When you compile your app, you may have several missing API errors. Any iOS API that was deprecated before iOS 14 won’t be available on visionOS. Also, several APIs related to screen size and device orientation are missing since those concepts do not apply to Apple Vision Pro. If you use the size, scale, or orientation of the screen to determine how your UI elements are presented, you will have to rethink this and update your code.

a code block showing compilation errors from missing APIs in visionOS

A block of code with missing API compilation errors, including UIScreen, isLandscape, and orientation.

Depending on how you built your UI, you may notice warnings in the UI code. Storyboards and their APIs are deprecated on visionOS and could disappear in a future release. Apple’s advice is to migrate your interface code to SwiftUI.

warnings about Interface Builder in visionOS

Xcode warnings showing that compiling Interface Builder products for visionOS will not be supported in future versions.

If your app is already built with SwiftUI, you’re in for a smooth transition. If you depend on UIKit, you’ll face challenges with the new APIs, since they have been built with SwiftUI in mind. To overcome these challenges, use UI hosting views, which allow SwiftUI views to be added to UIKit views.

One example is the Ornaments API. Ornaments allow UI elements like tab bars and menus to be displayed outside of your app’s windows — so that they do not overlap with your app’s content. For example, a video player app could display video controls outside of the video content so that they don’t cover any parts of the video. However, the ornaments view is only available on SwiftUI. If your app is built with UIKit, you will have to create a UIHostingOrnament and add the SwiftUI ornaments to it. That’s possible, but it’s an additional step. We discuss ornaments more in the next section.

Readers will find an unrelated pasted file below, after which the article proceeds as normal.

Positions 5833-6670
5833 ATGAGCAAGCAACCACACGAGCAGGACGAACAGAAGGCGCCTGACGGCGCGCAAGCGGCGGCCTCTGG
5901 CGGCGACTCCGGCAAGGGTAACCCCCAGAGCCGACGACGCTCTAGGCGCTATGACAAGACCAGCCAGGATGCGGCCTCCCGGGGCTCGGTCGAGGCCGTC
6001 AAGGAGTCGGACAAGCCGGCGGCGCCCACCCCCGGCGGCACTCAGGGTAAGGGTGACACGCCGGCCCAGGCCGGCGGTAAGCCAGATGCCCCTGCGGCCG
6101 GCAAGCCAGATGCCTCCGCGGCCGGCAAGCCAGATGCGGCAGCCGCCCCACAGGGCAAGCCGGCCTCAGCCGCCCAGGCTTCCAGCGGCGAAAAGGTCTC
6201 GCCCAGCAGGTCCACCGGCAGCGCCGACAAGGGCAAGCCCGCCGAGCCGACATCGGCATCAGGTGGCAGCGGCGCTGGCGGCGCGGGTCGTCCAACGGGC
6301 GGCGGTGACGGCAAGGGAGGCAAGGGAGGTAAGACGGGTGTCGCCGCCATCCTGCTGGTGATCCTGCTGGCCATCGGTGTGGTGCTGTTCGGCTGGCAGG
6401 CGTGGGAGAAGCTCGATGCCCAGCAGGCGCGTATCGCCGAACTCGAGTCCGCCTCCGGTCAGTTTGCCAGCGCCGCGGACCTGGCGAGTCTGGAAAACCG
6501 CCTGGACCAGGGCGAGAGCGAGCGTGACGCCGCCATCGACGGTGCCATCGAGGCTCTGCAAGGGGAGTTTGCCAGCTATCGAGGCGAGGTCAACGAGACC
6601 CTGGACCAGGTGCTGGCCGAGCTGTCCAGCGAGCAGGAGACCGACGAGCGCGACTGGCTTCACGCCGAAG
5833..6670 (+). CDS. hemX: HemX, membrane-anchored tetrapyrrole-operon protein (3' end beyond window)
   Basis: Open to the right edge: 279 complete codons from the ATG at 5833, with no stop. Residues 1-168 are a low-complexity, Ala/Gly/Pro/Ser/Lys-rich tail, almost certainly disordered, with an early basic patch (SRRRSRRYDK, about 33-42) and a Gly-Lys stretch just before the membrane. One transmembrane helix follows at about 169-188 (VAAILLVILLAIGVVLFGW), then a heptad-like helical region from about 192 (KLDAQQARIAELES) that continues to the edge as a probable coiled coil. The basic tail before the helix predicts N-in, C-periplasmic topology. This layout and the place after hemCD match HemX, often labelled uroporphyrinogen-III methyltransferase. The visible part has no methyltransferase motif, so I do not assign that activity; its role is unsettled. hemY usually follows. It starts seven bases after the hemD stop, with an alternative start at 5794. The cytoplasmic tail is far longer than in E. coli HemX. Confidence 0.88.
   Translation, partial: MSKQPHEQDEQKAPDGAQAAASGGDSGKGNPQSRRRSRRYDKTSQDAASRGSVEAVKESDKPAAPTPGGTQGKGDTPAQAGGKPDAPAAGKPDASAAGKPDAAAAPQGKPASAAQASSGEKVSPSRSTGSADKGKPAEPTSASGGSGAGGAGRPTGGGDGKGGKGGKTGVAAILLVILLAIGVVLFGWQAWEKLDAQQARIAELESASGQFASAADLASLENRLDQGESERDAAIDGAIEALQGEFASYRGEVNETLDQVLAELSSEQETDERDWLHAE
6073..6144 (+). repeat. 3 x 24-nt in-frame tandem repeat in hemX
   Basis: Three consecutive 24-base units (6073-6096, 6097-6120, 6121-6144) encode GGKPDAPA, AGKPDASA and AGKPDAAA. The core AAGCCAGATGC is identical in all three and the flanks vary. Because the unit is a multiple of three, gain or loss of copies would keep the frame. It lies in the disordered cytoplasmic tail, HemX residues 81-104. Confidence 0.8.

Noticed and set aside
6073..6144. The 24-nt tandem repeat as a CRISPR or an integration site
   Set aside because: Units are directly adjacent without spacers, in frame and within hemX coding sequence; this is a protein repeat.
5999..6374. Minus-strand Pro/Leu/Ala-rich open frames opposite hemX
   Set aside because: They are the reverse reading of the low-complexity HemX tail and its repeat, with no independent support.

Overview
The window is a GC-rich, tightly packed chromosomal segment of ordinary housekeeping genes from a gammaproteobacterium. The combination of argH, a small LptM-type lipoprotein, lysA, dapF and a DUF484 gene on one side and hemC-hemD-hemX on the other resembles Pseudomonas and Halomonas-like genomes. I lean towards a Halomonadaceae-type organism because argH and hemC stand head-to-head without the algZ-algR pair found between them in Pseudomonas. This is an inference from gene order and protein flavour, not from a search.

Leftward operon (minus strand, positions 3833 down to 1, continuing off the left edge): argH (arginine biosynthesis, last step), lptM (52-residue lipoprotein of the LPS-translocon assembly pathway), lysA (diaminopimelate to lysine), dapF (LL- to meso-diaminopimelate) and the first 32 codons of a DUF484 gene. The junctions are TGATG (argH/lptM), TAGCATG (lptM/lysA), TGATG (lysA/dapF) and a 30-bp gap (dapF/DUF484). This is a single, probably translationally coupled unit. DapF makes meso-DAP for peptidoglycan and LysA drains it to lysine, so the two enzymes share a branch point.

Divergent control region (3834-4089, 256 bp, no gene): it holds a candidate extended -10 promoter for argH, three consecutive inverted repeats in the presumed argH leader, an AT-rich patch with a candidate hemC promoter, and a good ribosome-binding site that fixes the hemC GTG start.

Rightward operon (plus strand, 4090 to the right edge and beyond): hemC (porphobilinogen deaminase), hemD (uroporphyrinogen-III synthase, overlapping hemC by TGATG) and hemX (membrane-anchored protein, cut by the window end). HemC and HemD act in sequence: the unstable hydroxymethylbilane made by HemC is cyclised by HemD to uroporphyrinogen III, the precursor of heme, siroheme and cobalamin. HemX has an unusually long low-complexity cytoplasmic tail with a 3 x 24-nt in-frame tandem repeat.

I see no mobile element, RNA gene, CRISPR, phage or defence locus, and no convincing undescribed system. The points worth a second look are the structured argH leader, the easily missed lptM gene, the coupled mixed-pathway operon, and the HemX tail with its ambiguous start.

Optimizing your UI for Apple Vision Pro

After going through these steps, your app should be on Apple Vision Pro. However, the user interface will probably look out of place — similar to how an outdated website might feel on the modern web. Now’s the time to spend some effort to make your app look at home on Apple Vision Pro.

First, make sure your app supports landscape orientation. The canvas on visionOS is infinite, but the system will present your app window in landscape layout by default. So feel free to explore this horizontal space and be mindful of the reduced vertical space.

Next, update your app to better match the visionOS identity and design system, which is different than the other Apple platforms. On iPhone, the default background color in light mode is white, and that changes to a dark gray in dark mode. On visionOS, none of that is true; visionOS windows and elements use Apple’s new glass material background.

While many companies use background colors consistent with the visual identity of their brands, Apple’s recommendation for visionOS is to use glass material background and semantic colors and font sizes.

UI comparison: iOS vs. visionOS

To help illustrate the differences between how an app appears on Vision Pro when designed for iOS vs. one that’s designed for visionOS, we built a basic demo app.

The app uses AI to create images of birds, simply choosing color and size. This screenshot shows the app running on an iPad in landscape mode, where the user selected “Yellow” as its color and now needs to select a size for the bird:

a demo app running on iPad with a purple font

After choosing “Large,” here is what the AI-generated large, yellow bird looks like on an iPad: